I have found – and still find – that the most valuable information and advice came from other adopters. These are the people that have been there and done that, trod the path before me. When my local authority asked me to speak to prospective adopters as part of their official training, I was nervous but immediately agreed. The afternoon session talking to adoptive parents had been the highlight of the five days’ training. Everything suddenly felt real, not just theoretical.
I prepared some notes, double checked some facts with my wife, grabbed a few recent family photos, and borrowed Little Chick’s introductions book from his bedroom.
The photos and introductions book were useful props, but I didn’t need the notes to prompt conversation. Once mid flow, the details and the dates all came flooding back to me. As the afternoon wore on, my nerves waned, and my confidence grew. Heck, by the end I even enjoyed it.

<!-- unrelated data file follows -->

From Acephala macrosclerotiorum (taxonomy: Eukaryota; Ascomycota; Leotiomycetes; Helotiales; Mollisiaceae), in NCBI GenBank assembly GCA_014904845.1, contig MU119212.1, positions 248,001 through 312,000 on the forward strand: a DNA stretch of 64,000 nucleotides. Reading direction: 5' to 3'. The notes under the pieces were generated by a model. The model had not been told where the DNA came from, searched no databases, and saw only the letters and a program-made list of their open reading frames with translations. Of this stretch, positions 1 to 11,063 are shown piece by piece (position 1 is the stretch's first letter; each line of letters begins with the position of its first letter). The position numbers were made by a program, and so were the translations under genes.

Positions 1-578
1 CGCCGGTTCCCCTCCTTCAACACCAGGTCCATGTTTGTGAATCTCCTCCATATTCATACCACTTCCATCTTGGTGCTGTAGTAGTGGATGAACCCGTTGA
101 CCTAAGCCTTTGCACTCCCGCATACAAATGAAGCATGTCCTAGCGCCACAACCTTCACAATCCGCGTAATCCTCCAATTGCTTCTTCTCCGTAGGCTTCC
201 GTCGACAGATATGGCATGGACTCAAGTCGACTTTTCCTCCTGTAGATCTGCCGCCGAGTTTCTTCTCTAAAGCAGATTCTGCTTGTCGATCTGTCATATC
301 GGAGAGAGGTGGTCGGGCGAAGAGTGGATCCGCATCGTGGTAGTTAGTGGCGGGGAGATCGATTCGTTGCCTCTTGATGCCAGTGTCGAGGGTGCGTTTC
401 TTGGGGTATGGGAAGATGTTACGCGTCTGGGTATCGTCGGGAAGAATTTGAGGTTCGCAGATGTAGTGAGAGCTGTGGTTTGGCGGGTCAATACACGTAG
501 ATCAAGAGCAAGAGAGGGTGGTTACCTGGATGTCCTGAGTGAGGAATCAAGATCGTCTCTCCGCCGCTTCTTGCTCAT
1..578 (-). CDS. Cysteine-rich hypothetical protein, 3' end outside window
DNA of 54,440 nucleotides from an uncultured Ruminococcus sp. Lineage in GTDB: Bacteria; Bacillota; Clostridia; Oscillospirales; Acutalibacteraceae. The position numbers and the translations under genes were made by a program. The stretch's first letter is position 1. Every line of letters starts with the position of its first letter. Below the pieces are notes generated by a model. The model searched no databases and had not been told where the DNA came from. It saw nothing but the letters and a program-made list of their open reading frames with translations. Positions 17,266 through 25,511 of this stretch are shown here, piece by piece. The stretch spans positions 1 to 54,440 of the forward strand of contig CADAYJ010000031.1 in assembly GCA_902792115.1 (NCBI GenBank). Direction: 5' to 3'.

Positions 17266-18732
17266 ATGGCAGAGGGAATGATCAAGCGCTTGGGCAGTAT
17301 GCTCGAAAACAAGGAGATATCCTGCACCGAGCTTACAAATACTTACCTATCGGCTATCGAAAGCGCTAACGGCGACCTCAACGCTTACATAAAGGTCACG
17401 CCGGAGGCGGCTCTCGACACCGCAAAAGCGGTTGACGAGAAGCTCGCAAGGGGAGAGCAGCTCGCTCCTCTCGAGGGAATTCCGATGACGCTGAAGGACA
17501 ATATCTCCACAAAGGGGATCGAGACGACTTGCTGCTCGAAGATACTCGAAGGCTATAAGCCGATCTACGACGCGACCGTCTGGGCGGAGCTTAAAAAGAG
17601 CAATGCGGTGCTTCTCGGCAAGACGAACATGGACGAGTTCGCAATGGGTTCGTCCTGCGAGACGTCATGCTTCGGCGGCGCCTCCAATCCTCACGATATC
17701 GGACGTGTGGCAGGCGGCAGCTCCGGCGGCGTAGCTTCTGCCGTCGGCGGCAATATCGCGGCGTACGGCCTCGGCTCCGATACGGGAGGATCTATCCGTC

Afterwards, some kind people thanked me and a few even chatted a little longer.
As a prospective adopter, I found Twitter a great place for asking questions. And I still rely on the community there for ongoing support. But I appreciate that it won’t suit everyone.
If you have questions about adoption that you would like answered from an adopter’s perspective, then I will help as much as I am able to. I will answer as candidly and fully as I can, but you must remember that at the heart of my story is a little boy with his own story to tell and it is not my right or place to share too much about him.